Yet, inspite of the low excess air operation of the burner of the present invention, the two-stage combustion achieved with the flame basket, coupled with the extended flame retention times in the basket, the radiation cooling of the flame via the cut-outs, and the uniform mixing of the flame with secondary air, make it possible to maintain flame temperatures below the 3000° F. level, particularly in the burn-out zone where, in contrast to the primary combustion space, there is an oxygen surplus rather than deficiency.
For larger burners, say burners having throat diameters in excess of 20 inches, the above-described staged fuel combustion leads to relatively long flames which can only be reduced by increasing the excess air above what is presently considered to be about the absolute minimum of 5%. This, in turn, reduces the efficiency of the burner and may even increase NOX levels. To avoid this, the present invention contemplates to add up to one-third of the secondary air, or about 10% of stoichiometric air, to the flame in the primary combustion space 39 after the fuel has been ignited.
Referring now to FIGS. 2, 4 and 5, for intermediate size burners, such secondary air is introduced into the primary combustion space 39 through a plurality of orifices 70 in wall 40 of the flame basket. The orifices and the associated passageways 72 orient the resulting secondary air flows (schematically illustrated in FIGS. 2 and 4 by phantom lines 74) so that each stream is tangent to an imaginary cylinder 76 which is concentric with burner axis 58 and may have, for example, about the same diameter as throat 30.
To forestall the formation of NOX, it is important to quickly and uniformly disperse the secondary combustion air introduced via orifices 70 throughout the flame to prevent the formation of pockets in the primary combustion space where the oxygen content approaches or exceeds stoichiometric air. To this end the orifices (and the associated passageways 72) direct the secondary air flows 74 into the primary combustion zone so that the points of tangency 78 between the air flows and the imaginary cylinder 76 are spaced apart in an axial direction. Further, the orifices have relatively small diameters so that the inertia of the secondary air flows is relatively low which results in a rapid diffusion of the secondary air throughout the flame. This also facilitates the construction of the passageways since they must extend through the relatively narrow basket wall spaces 80 between adjoining secondary air conduits 54. Thus, in a preferred embodiment of the invention where the 10% secondary air introduced into the flame basket is introduced at six equally spaced locations, for example, each location is provided with a pair of orifices the associated passageways of which straddle a secondary air conduit 54 located between them as is best shown in FIG. 5.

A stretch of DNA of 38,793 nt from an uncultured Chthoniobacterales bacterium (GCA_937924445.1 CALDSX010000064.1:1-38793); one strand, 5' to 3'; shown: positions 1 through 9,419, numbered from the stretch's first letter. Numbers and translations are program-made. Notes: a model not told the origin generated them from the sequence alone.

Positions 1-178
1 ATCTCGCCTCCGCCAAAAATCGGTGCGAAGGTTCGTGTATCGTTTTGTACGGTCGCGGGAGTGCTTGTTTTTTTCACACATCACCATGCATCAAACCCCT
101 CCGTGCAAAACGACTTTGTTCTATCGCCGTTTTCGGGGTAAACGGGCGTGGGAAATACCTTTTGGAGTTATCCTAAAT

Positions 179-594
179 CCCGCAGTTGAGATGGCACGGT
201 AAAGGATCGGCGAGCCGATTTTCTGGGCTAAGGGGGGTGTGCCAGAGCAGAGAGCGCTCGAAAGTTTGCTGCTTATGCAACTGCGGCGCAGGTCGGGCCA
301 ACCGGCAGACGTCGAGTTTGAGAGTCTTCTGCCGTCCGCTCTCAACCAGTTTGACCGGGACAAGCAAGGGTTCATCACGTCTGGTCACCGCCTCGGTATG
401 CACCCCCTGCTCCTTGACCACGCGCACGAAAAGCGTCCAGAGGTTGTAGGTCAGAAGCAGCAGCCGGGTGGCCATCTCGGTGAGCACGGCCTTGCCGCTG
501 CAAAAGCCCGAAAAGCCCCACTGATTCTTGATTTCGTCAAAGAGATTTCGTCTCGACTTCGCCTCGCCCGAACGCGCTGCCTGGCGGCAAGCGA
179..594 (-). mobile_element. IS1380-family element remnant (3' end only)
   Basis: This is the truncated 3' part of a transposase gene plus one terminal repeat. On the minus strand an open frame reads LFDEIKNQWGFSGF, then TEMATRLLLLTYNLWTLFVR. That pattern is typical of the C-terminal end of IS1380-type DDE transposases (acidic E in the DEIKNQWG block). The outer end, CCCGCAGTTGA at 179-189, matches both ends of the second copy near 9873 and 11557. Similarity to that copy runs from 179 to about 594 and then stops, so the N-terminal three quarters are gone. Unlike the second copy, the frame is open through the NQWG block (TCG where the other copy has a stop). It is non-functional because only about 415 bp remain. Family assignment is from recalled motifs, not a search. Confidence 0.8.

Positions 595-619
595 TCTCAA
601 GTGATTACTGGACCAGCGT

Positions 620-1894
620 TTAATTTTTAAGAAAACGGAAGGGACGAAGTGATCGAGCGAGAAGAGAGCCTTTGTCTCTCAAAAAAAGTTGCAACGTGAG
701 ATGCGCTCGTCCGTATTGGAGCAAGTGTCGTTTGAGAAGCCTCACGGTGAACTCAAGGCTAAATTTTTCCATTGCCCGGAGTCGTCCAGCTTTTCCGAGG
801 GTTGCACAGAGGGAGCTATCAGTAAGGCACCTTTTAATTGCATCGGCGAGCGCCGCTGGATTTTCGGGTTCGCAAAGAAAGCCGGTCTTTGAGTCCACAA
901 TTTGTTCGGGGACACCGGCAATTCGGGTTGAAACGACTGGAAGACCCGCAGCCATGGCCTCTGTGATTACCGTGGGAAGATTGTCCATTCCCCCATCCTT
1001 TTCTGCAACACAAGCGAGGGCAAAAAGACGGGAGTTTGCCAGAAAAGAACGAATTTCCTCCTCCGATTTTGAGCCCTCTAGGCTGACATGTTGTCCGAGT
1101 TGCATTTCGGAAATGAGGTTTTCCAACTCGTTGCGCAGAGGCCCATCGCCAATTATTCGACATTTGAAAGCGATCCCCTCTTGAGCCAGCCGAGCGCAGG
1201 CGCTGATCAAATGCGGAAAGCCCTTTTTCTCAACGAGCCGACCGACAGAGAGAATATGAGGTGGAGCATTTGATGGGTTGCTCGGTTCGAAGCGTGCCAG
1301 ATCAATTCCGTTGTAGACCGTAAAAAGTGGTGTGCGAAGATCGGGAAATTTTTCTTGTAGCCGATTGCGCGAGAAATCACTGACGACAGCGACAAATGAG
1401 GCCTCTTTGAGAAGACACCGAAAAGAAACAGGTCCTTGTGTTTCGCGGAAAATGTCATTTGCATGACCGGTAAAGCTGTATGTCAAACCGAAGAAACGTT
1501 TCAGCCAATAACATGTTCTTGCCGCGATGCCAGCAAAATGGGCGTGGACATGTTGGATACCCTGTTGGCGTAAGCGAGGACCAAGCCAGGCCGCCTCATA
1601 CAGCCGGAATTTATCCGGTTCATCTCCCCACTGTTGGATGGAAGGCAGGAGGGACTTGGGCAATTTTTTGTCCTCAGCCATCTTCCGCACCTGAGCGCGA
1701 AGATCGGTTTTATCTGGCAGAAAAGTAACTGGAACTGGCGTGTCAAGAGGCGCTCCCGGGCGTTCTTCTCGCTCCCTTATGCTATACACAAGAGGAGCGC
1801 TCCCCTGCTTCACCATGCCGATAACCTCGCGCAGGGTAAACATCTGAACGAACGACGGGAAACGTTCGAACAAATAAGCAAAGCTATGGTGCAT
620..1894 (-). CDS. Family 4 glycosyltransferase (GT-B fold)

To effect the desired axial spacing of the tangent points 78 on the imaginary cylinder 76, each orifice (of the six orifice pairs, for example) lies on an inclined plane 82 as is shown in both FIGS. 2 and 5 to effect the desired axial spacing of the tangent points shown in FIG. 2. Alternatively, all orifices can be located in a common plane that is perpendicular to the burner axis. In such an event, the passageways have varying angular inclinations to obtain the desired axial spacing of all tangent points 78.
In use the burner including secondary air orifices in the flame basket wall is operated as described above except that the secondary air introduced into the flame in the burn-out zone is reduced, say from 30% to 20% of stoichiometric air. The balance, e.g. 10% of stoichiometric air is introduced into the primary combustion space via orifices 70. This arrangement has the advantage that more fuel is combusted in the primary combustion space so that the burn-out zone can be shortened which leads to a corresponding shortening of the flame length. By introducing the secondary air downstream of the point where the primary air enters (through burner throat 30) the potential of excess air pockets in the primary combustion zone, and particularly in the vicinity of the burner base is reduced or eliminated. Further, by introducing the secondary combustion air into the primary combustion zone by way of a multitude of relatively small secondary air flows spaced in an axial direction and maintained tangent to the imaginary cylinder 76, the secondary air is rapidly dispersed. Excess air containing pockets, which could form in the flame if high volume secondary airstreams were introduced, are avoided. Thus, the danger of NOX formation due to the localized presence of excess oxygen is effectively prevented.
For even larger burners, say a burner having a 30-inch diameter throat, it is of importance to distribute the secondary air introduced into the primary combustion space 39 into the vicinity of the core or center of the flame (which surrounds burner axis 58). The relatively small, low inertia secondary airstreams discharged from orifices 70 are typically unable to reach the flame center so that a non-uniform oxygen distribution throughout the primary combustion air space may result. In such instances, the present invention provides an additional set of relatively larger diameter orifices 84 which are located upstream of orifices 70 and which may be at the same circumferential location as the first mentioned orifices. However, to provide the resulting secondary air flows 86 with the desired inertia to penetrate to the flame core there is only one orifice at each location. Since the secondary air conduit 54 in burner wall 40 diverge in an upstream direction the wall spaces 80 between adjoining conduits provide sufficient room therefor in the vicinity of basket base 38. The larger orifices 84 are constructed so that airflows therefrom are tangent to a relatively small diameter imaginary cylinder 88 and they are oriented, in the manner discussed above in connection with the description of orifices 70, so that the points of tangency 90 are spaced apart in an axial direction.